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Choeung Ek (The Killing Fields)

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Choeung Ek (The Killing Fields)
Phnom Penh, Cambodia

(*This is extremely long, dark, and downright horrible. But I told myself I would write up something like this when I returned home in order to remember some of the details…)

Choeung Ek Killing Fields Phnom Penh Cambodia

I stood under the blazing hot sun watching a flock of ducks swim across a deep blue lake. Across the vivid green lily pads lay the skyline of Phnom Penh and just beyond the fence in front of me, an elderly woman attempted to sell drinks and souvenirs to passing tourists.

In my left ear, Sam Rithy spoke: “A guard found two bananas on the body of a female prisoner. He asked her, “Where did you steal these from? I asked you to work, not to steal!” She answered, “I didn’t steal. The guard who took me to work gave them to me.” But the guard, Comrade Chhorn, did not believe her and continued to accuse her. He took a hatchet from his back and beat her neck until she fell down. Then he took a hoe from where people had been cleaning the sewers. And he hit her in the neck. She convulsed and died. They asked the cleaner to bury her. I saw this with my own eyes, even though I could hardly look at it. I couldn’t say anything. It was so painful. That’s how they tortured and killed people. She was killed for two bananas. I felt so painful, but I didn’t know what to do. I felt so sorry for her.”

Led by Pol Pot in 1975, the Communist Party of Kampuchea or the Khmer Rouge, took over rule of Cambodia. Pol Pot sought a return to an agrarian economy and therefore killed anyone perceived as educated, lazy, or political enemies. Due to this social engineering policy, much of the Cambodian population was forced into labor or prison camps. One of the more famous prison camps was Toul Sleng (S-21) in Phnom Penh where as many as 20,000 Cambodians were imprisoned for interrogation, torture, and eventually death – only twelve people were known to survive. When the mass graves in and around S-21 began to fill with too many bodies, prisoners were marched 15km south to Choeung Ek, also known as the Killing Fields. Here, the Khmer Rouge brutally murdered and buried prisoners in shallow pits. It was only one of over 300 killing fields throughout the country. Once the regime fell in 1979, graves of 8,895 bodies were discovered here.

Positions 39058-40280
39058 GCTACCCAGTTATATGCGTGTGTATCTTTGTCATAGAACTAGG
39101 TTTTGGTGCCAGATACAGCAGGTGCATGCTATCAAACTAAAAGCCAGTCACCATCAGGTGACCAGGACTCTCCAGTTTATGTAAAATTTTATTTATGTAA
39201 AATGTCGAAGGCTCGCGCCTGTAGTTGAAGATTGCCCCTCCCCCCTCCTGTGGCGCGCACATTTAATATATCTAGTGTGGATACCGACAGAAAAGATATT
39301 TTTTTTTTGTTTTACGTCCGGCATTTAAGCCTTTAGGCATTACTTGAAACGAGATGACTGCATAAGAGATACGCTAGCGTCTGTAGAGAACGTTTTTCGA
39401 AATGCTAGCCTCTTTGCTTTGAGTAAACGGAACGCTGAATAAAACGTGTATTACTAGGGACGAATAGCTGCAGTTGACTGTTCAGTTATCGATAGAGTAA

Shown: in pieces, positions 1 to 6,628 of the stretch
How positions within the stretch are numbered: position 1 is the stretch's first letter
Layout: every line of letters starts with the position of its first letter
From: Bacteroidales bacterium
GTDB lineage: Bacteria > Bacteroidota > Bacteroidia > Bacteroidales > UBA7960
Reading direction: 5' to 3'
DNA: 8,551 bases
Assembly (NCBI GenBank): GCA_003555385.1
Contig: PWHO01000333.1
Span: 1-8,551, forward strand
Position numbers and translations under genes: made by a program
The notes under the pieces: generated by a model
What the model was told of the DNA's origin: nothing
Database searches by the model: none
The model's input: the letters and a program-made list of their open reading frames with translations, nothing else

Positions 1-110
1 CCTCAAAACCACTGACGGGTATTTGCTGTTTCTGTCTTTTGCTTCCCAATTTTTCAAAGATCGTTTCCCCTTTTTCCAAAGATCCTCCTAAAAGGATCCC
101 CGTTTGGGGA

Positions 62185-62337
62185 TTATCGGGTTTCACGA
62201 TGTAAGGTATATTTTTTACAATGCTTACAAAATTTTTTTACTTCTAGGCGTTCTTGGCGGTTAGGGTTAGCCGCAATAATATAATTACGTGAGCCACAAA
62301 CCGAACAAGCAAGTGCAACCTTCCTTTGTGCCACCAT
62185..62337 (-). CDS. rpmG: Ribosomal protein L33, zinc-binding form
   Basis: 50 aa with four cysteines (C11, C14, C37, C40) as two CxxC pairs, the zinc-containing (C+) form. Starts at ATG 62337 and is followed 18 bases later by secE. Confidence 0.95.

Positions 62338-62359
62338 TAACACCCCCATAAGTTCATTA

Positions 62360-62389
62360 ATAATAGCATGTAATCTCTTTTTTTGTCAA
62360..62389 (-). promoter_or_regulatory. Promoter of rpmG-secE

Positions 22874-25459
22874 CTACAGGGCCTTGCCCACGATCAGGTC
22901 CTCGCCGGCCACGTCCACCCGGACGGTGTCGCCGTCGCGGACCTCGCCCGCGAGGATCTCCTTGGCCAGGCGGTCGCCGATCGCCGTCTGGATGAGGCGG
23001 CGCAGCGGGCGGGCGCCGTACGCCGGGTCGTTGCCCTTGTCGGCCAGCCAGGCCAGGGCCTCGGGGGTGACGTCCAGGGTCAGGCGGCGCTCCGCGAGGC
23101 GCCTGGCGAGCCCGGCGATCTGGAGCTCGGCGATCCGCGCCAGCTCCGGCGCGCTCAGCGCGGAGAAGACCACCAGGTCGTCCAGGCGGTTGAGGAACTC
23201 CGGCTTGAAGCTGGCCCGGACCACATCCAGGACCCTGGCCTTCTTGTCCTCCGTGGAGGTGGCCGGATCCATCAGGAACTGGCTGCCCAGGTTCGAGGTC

“Today, this place is known as the Choeung Ek Genocidal Center. With its trees and birdsong, it has a peaceful feeling. But as you walk, look down — you’ll see the terrible truth in the fragments of bone and cloth at your feet.” 

Each visitor receives a very well-done audio tour, narrated by Ros Kosal, a survivor of the days under the Khmer Rouge. Excerpts of that tour are below and the full transcript found here.

Stop number 2 is a simple sign marking what was once a Truck Stop: “They may have arrived here in 1976, or 77 or 78, it doesn’t matter. The same thing happened again and again. People were brought here to be killed. Two or three trucks pulled up to this spot every few weeks, bringing 50 to 70 people. But in 1978, trucks began coming every day, with as many as 300… The people were dragged from the trucks, and were either taken away to be killed or were led to a place just a few meters farther on. There you’ll find another sign board marked Stop #3: Dark and Gloomy Detention….”

Choeung Ek Killing Fields Phnom Penh Cambodia

Stop 3 Sign: Dark and Gloomy Detention: “The building that once stood here was known as the Dark and Gloomy Detention. Prisoners were usually killed the night they arrived, one by one. But after 1978, when there were too many to kill right away, sometimes they were held until the next night and kept in the simple wooden structure. It had no windows, and double thick walls. Sounds were muffled. In the darkness, no one inside could see each other or look out.”

Choeung Ek Killing Fields Phnom Penh Cambodia

Stop 4 Sign Board: The Executioners’ Working Office: “Maybe you’re wondering why you’re reading signs instead of looking at buildings. Well, the structures that stood here did not last long after the Khmer Rouge were driven out in 1979 by their own defectors and by the Vietnamese. Soon after, this place was discovered. By that time, we were all starving, desperate for food and shelter. And people were angry. So those who lived nearby tore apart everything here and used whatever they could. The simple building that once stood here was where the Khmer Rouge kept their office. Record keeping was precise. Every prisoner in every truck had to be checked off a list and accounted for. Occasionally, prisoners had to sign the roster themselves. When they did, they were signing their own death warrant.”

Choeung Ek Killing Fields Phnom Penh Cambodia